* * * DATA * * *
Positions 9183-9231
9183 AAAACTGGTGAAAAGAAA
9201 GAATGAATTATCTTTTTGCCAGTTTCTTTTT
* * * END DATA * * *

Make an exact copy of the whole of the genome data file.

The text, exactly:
Positions 9183-9231
9183 AAAACTGGTGAAAAGAAA
9201 GAATGAATTATCTTTTTGCCAGTTTCTTTTT